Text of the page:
What a difference a year makes. Last year, Daniel Bryan returned from a near career ending neck injury to, albeit not a lot of fanfare, and was now WWE Champion and a vilified heel for simply telling fans to take care of the planet. Greta Thunberg knows how he feels there. Bryan was exceptional in this role, and deserved to hold the title a lot longer than he did, but then KofiMania arrived on the scene and everything changed.

Kofi Kingston had been in WWE for over 11 years and had never got an opportunity at the WWE Championship. He wasn’t supposed to get this one either, but fate intervened. Ali, who was originally scheduled to compete in the Elimination Chamber Match, was ruled out due to injury, meaning Kofi took his place. In the bout, Kingstom captured the imagination of all who were watching with a mesmerising performance. He ultimately came up short, but the story had been told – Kingston was the next WWE Champion. Minus a slightly racist angle involving Vince McMahon, this was the perfect underdog story which saw Kofi conquer every obstacle put in front of him to get a shot at Bryan on the biggest show of the year.

AJ Styles was still a babyface, but his act was wearing a little thin. Thankfully he would turn heel later in the year and return to his more natural, entertaining self. But first, he would play the good guy against Randy Orton. I think even Baron Corbin would be the good guy against The Viper at this stage. 

Their story revolved around Orton not respecting Styles because he came from the indies, and AJ likewise due to all the opportunities that were handed to Randy simply due to his last name. It was decent stuff, but we all knew the match itself would be a disappointment because it would feature chin locks, rest holds and mundane stomps. 

History would be made at WrestleMania 35 as the women would headline for the first time ever. Ronda Rousey, Becky Lynch and Charlotte Flair would clash in a Triple Threat Winner Take All Match for both the Raw and Smackdown Women’s Championships. It had all the ingredients to be one of the greatest main events of all time, but timing, a convoluted storyline, and a botched finish meant it was just average at best.

Becky Lynch had become the most popular performer on the entire roster in the space of 12 months, while Ronda Rousey had fast become the most dominant and feared athlete not named Brock Lesnar. Charlotte Flair was simply Charlotte Flair. 

At Survivor Series, Lynch was set to face Rousey, but an errant punch from Nia Jax left Becky medically uncleared, so Flair took her place. The match was extremely physical, but it was missing something. It was missing the presence of The Man.

Lynch won the Royal Rumble to set up a WrestleMania showdown with Ronda Rousey. That should’ve been the main event right there. There was no need to involve Flair whatsoever, but WWE had other ideas. The story ended up so confusing with Lynch suffering a kayfabe knee injury, suspension and everything in between. The real issue was between Lynch and Rousey. That was the match the fans wanted to see. The only reason Charlotte was inserted is because her last name is Flair and you can’t have a “history making moment” without her.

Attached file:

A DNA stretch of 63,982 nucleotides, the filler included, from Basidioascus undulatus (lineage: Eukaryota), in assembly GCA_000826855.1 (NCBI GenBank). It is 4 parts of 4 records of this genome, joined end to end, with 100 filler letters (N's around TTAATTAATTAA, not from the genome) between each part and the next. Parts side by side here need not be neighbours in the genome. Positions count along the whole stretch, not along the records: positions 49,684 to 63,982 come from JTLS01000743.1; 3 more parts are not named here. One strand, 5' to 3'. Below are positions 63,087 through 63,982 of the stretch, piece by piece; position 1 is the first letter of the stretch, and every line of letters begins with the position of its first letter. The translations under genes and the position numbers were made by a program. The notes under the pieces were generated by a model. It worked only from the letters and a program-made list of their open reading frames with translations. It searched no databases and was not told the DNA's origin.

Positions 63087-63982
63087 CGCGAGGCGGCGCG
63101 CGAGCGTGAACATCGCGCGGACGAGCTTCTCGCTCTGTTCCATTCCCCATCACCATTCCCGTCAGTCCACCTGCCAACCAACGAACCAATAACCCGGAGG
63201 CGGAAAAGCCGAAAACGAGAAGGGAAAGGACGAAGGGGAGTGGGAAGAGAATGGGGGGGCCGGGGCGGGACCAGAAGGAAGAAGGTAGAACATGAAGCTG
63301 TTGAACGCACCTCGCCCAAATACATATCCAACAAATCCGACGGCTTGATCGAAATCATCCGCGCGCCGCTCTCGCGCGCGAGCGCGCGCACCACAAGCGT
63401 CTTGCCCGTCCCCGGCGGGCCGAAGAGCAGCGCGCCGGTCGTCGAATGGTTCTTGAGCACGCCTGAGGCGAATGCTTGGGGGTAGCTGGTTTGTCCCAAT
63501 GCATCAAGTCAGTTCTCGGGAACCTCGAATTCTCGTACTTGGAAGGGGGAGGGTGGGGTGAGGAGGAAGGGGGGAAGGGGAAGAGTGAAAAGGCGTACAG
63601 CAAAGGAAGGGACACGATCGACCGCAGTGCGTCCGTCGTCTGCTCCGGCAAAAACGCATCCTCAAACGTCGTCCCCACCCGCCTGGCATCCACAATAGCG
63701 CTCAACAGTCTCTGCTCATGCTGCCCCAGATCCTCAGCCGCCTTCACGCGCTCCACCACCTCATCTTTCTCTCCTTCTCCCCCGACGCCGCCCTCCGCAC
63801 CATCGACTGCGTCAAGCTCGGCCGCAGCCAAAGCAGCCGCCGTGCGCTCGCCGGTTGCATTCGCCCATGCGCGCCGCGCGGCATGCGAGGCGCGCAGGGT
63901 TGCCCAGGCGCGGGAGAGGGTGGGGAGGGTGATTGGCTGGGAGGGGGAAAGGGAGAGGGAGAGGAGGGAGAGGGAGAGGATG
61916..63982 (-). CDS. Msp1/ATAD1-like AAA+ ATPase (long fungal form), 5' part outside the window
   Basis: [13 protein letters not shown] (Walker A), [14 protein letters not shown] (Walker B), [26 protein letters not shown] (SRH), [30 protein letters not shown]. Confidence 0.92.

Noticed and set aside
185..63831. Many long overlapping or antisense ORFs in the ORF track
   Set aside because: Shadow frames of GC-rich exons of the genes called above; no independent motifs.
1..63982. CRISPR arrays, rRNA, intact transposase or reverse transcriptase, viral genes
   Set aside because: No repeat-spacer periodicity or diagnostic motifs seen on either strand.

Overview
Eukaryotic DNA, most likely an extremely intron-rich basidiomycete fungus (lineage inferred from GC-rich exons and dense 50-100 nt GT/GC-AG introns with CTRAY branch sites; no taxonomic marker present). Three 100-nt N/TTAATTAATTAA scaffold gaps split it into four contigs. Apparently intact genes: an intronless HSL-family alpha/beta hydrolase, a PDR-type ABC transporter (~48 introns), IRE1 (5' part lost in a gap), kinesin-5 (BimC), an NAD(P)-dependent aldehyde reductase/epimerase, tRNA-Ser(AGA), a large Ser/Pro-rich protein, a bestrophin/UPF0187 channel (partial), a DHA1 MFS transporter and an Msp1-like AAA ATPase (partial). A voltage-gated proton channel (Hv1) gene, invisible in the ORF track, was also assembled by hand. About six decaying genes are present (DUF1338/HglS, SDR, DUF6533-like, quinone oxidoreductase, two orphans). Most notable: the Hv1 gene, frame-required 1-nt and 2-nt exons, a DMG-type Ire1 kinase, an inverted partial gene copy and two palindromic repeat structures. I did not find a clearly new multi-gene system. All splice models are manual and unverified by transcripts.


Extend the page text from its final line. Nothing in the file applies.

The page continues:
Kurt Angle had his farewell match at WrestleMania, but it wasn’t against a Triple H, Undertaker or John Cena. No, it was to be against Baron bloody Corbin. Granted, the two had been feuding for much of the year over ownership of Raw but no one wanted to see them clash, especially in Kurt’s last WWE match. They wanted him to have a really special send-off against one of his greatest ever rivals, but it didn’t materialise. In the build-up, Angle did take on Samoa Joe, Rey Mysterio, AJ Styles and others in short TV bouts but it was shallow at best. He deserved that one last marquee bout to end his career on the high note it deserved.

The most well built match on the entire card came in the form of Batista’s return to WWE to challenge Triple H and end his career once and for all. Batista had wanted a WrestleMania showdown with The Game for many years, but for whatever reason it never happened. Finally, the stars aligned and it was set. 

The first tease came on Smackdown 1000, where Evolution reunited. The party atmosphere soured somewhat when Batista said, “Triple H has done it all in this business…. except beat me.” The tease worked perfectly, as the fans came unglued for a potential clash between the long time rivals.

Things were forgotten about until February 2019 when Triple H organised a special birthday bash for Ric Flair on Raw. This was crashed by Batista, who battered The Nature Boy in a backstage attack before yelling into the camera if he had gotten Triple H’s attention now. Turns out, he had. 

The Game was pissed and wanted The Animal’s blood. Batista wanted things on his terms. A one on one match at WrestleMania with Triple H’s career on the line. The King Of Kings accepted with one caveat, it would be contested under No Holds Barred rules. It was meant to be inside Hell In A Cell, but Vince McMahon apparently vetoed that for whatever reason.